Terrarium is a multi-language, browser-based editor and deployment platform where you can experiment with the technology that will power Fastly at the edge. This project pushes edge computing beyond the limitations of serverless implementations, and removes the need for specific languages, APIs, or add-ons that can impede your innovation or cause vendor lock-in.


With Terrarium, you can write your own code to create functions and applications, or try one of our examples and deploy it quickly. Terrarium uses our lightweight isolating sandbox, built with WebAssembly. It isolates each individual request, ensuring users’ privacy and mitigating the impact of crashes — so you can test it, break stuff, and test it again, ad infinitum.

Before you begin

This document explains the lifecycle of a Terrarium program, and how to use the Terrarium environment and the APIs for each language.

Program Lifecycle

Once compiled to WebAssembly, Terrarium programs are executed using Fastly's native WebAssembly engine.

Each Terrarium program is given a unique subdomain of, and remains active for 15 minutes after it's deployed. To run your program for another 15 minutes, just click "Build & Deploy" again. Each deployment will be given a fresh subdomain.

For each HTTP request to <terrarium-id>, the Terrarium program's WebAssembly module is instantiated, and the user-defined entrypoint is called. From within the WebAssembly instance, the Terrarium host API may be used to get the contents of the HTTP request, and set the contents of the response. When the entrypoint function returns successfully, the web service sends the constructed response.

If the WebAssembly program encounters a fault, the HTTP request will return with an error status code, and some information about the cause of the fault.

Static Assets

The web service at <terrarium-id> handles each incoming HTTP request by first checking the path against the contents of the /assets directory in the Terrarium project. For example, a request to /style.css will be served the static asset at /assets/style.css if it exists. Additionally, a health check endpoint at /__health will respond with "OK" while the program is active.

HTTP Client Requests

Terrarium programs can make HTTP requests to any other host on the internet. Responses can be retrieved synchronously or asynchronously. There is some rate limiting in place to stop you from turning Terrarium into a DDOS botnet.

DNS Requests

Terrarium programs can make DNS requests. The DNS-over-HTTPS example application demonstrates how this can be used to implement a web service.

Key-Value Store

Terrarium programs can access a Key-Value store. The contents of the store persist across all requests to the same Terrarium deployment.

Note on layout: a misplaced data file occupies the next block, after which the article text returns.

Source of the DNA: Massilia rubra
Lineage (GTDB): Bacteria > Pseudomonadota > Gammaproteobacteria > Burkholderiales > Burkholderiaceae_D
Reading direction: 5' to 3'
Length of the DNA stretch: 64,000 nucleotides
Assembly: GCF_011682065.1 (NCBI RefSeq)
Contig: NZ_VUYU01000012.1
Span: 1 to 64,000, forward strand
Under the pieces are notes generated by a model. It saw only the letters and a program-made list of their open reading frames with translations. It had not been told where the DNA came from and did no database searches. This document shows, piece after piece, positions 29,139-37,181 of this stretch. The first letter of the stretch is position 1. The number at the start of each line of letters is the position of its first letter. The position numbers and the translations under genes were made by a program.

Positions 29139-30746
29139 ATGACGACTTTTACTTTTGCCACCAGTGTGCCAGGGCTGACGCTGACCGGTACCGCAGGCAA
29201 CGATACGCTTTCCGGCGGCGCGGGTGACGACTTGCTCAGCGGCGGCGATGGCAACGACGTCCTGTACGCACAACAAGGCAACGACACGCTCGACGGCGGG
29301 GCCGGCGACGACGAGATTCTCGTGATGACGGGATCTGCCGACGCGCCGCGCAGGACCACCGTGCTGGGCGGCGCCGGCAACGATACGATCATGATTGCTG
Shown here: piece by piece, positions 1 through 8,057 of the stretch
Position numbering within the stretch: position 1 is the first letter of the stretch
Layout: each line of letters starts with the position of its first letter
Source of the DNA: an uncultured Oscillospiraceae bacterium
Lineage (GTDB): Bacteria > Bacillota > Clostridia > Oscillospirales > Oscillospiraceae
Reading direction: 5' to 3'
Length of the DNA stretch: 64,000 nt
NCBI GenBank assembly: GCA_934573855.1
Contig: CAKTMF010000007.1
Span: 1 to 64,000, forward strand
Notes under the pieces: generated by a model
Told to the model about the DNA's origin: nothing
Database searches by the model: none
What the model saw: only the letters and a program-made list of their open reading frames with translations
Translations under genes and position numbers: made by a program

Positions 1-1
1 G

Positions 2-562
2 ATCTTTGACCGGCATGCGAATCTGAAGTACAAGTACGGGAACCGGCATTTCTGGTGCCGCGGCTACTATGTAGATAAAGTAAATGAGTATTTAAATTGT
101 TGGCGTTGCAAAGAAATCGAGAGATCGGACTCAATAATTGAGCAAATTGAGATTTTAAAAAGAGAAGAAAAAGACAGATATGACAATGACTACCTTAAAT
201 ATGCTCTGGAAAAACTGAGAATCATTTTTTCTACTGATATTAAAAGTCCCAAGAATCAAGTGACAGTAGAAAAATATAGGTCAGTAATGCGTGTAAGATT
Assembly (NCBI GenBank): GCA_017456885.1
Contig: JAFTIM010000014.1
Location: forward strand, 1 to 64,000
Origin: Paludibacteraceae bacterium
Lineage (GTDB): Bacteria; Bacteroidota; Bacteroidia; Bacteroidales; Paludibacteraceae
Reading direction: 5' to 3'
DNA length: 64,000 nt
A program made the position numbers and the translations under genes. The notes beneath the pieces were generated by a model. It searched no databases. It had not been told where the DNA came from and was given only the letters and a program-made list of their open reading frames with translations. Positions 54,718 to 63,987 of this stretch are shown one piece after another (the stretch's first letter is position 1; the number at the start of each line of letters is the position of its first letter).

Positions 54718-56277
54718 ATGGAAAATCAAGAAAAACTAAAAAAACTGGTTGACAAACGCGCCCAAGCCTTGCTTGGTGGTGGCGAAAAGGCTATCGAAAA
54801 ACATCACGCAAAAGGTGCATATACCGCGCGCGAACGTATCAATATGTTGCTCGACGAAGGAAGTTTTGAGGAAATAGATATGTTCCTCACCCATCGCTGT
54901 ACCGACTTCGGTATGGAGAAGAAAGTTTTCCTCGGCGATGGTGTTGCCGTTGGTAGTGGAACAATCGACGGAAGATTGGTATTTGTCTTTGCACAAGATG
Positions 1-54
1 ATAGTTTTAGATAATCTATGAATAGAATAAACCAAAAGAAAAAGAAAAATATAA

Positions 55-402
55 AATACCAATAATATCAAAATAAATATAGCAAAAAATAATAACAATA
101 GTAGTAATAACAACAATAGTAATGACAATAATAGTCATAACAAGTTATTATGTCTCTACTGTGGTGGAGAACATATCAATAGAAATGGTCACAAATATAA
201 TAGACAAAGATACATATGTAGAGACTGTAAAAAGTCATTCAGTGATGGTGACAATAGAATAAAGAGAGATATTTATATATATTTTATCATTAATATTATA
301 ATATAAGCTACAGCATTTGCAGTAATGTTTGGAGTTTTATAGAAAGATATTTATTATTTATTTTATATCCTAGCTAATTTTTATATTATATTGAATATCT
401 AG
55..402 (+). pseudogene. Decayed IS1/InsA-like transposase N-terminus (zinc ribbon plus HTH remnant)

Other features

Terrarium programs can request the current wall time with a resolution of 1 millisecond, and can ask for a random 64-bit integer with good cryptographic properties.

Supported Languages

Many programming languages have, or are developing, compiler backends to emit WebAssembly. Terrarium currently supports four languages: C, Rust, and TypeScript, and the textual representation of WebAssembly itself.


C language programs are compiled to WebAssembly using the Clang compiler. All files in a project with a .c extension will be compiled, and then linked into the same WebAssembly binary.

The host API for Terrarium is specified in http_hostcalls.h. We have published documentation of this interface, which includes the WebAssembly import functions for the Terrarium environment.

Each application must expose a function void run(void) as the user entrypoint. In order for Clang to expose this as a WebAssembly export function, the function definition must be preceded by __attribute__((visibility("default"))).


Rust language programs are compiled to WebAssembly using the wasm32-unknown-unknown target as a library crate that exports a run function.

The host API for Terrarium is specified in the crate http_guest, which is documented here. A number of third-party dependencies available to user programs are published as part of the documentation - see the "Crates" listing on the left-hand side of the documentation.

The http_guest crate wraps the low-level WebAssembly import functions into an idiomatic Rust API, and makes it easy to set up a user application by using the guest_app! or guest_app_kvs! macros.


TypeScript language programs are compiled to WebAssembly using the AssemblyScript compiler. AssemblyScript supports a strictly typed subset of TypeScript, and is still experimental - not every valid TypeScript program will compile correctly.

The host API for Terrarium is specified in the module http_guest, which is documented here. Adding additional TypeScript libraries as dependencies is not currently supported.

TypeScript programs must define an export function run(): void. To use the idiomatic TypeScript APIs, use the functions run_user or run_user_kvs to specify your application's entrypoint.

WebAssembly Text (.wat)

Terrarium supports programs written directly in WebAssembly's text format. The example WebAssembly application specifies all of the import functions available to a module. The module must export a run function that is used as the application entrypoint.